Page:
The Play’s The Thing
Three actors, a handful of lines and an endless performance: Real Magic plays a trick on the audience, more philosophical than magical, and holds up a ludicrous mirror to Nature. Who’s laughing now?
Τρεις ηθοποιοί, μια χούφτα ατακών και μια ατελείωτη παράσταση: Το Real Magic παίζει ένα κόλπο στο κοινό, πιο φιλοσοφικό παρά μαγικό, και σηκώνει ψηλά έναν εξωφρενικό καθρέφτη για να κοιτάζει η Φύση. Ποιος γελάει τώρα?
Tre attori, una manciata di battute e una performance infinita: Real Magic inganna il proprio pubblico più per filosofia che per magia, e regge lo specchio alla Natura. Chi è che ride adesso?
Thessaloniki’s beloved theatre festival, Dimitria, is back for its 54th birthday, and it brought along a plethora of foreign and local artists, thespians, dancers and performers to celebrate the event. One of them, the Sheffield-based (UK) Forced Entertainment, strikes up the band with its puzzling yet enlightening Real Magic, a tale of hope, failure and disappointment. Indeed, «Forced Entertainment’s new performance Real Magic creates a world of absurd disconnection, struggle and comical repetition. To the sound of looped applause and canned laughter, a group of performers attempt an impossible illusion – part mind-reading feat, part cabaret act, part chaotic game show – in which they endlessly revisit moments of defeat, hope and anticipation. Caught in a world of second-chances and second-guesses, variations and changes, distortions and transformations, Real Magic takes the audience on a hallucinatory journey, creating a compelling performance about optimism, individual agency and the desire for change».
At first jauntily but eventually wearily and agonizingly, three actors (Jerry Killick, Richard Lowdon and Claire Marshall) pretend, repeat and swap the same lines and roles over and over for an enervating hour and a half, giving proof of an astonishing savoir fair on stage, all the while we, the audience, twitch and tremble on our seats, now tearing our skin off our eyelids, now holding our breath in useless anticipation. The story – having three chances to guess what the other person is thinking and repeating always the same wrong answers – produces quite brilliantly a merciless endless loop of rare profundity that speaks volumes about our society with so little text.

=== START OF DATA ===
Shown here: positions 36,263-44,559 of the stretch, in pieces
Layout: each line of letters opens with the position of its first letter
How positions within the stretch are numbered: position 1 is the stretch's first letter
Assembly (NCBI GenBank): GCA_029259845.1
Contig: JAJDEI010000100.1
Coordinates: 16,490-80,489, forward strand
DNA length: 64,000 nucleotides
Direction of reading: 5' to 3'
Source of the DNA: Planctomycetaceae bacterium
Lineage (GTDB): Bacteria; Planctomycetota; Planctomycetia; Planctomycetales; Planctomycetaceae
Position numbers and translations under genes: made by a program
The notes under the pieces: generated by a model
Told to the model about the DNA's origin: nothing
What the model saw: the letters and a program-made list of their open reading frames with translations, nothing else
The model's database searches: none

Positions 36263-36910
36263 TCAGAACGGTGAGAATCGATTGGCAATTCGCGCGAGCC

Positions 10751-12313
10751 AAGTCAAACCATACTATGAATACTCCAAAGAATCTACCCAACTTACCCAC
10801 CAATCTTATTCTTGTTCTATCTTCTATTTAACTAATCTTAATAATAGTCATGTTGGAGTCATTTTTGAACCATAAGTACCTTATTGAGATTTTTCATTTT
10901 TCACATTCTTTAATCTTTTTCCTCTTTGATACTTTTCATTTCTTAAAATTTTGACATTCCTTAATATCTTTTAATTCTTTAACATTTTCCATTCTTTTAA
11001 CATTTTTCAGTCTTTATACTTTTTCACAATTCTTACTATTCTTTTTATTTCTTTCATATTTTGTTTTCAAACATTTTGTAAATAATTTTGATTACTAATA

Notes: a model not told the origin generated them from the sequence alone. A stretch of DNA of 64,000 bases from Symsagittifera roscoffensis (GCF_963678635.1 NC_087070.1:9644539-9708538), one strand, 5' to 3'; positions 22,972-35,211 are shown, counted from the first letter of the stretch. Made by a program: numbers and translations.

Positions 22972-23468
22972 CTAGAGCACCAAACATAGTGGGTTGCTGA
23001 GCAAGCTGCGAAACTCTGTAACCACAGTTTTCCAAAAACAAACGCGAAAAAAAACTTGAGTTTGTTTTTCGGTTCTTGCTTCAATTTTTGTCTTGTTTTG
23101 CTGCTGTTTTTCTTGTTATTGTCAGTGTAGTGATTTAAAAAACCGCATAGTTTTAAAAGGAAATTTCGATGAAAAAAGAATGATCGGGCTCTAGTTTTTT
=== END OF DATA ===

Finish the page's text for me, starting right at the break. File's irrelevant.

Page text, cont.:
Albeit with a penchant for confusion, Forced Entertainment’s team knows exactly what it is doing and every single movement is carefully chiselled so as to climax right when it should, paving the road for a game of pretence in which the laughing stock is not always the guy dressed in a chicken suit. As a matter of fact, Real Magic seems to be hell-bent on upending the whole concept of theatrical performance and, given that the more uniform the society in which it is performed, the more radical the act, it sorts of does. Who’s pretending then? The actor or the audience? When the canned laughter and fake applauses fade out and we are left in silence with our own, hysterical cackle, what is true and what is fictional? What is forced and what is spontaneous? And most importantly, what is the Real Magic? Is it the wondrous obduracy that keeps us from falling over the brink of despair on which we find ourselves, pushed forward one step at the time by the regurgitation of the same actions and interactions day in and day out? Or is it the even more hellacious capability of not only bearing with this nonsense that is reality in our daily lives, but to do it also in a forced-entertainment environment such as theatre, where exits are greenly and clearly lit (ringing any bell?), but no one (but a few) dares to cross them before the show is over?
In this plethora of unresolved emotional landscapes, it seems then clear that the truth is not something covered by a veil, waiting to be revealed. The truth is the unveiling that reveals it. Indeed, «the play’s the thing».
The show was played at
Thessaloniki Concert Hall
25 Martiou & Paralia – Thessaloniki
Wednesday 02 October 2019
the 54th Dimitria Festival presents
by Forced Entertainment
director Tim Etchells
devised with and performed by Jerry Killick, Richard Lowdon and Claire Marshall
created with input from Robin Arthur and Cathy Naden
lighting design Jim Harrison
design Richard Lowdon
production management Jim Harrison
sound technicians Greg Akenhurst, Doug Currie
project assistant Anna Krauss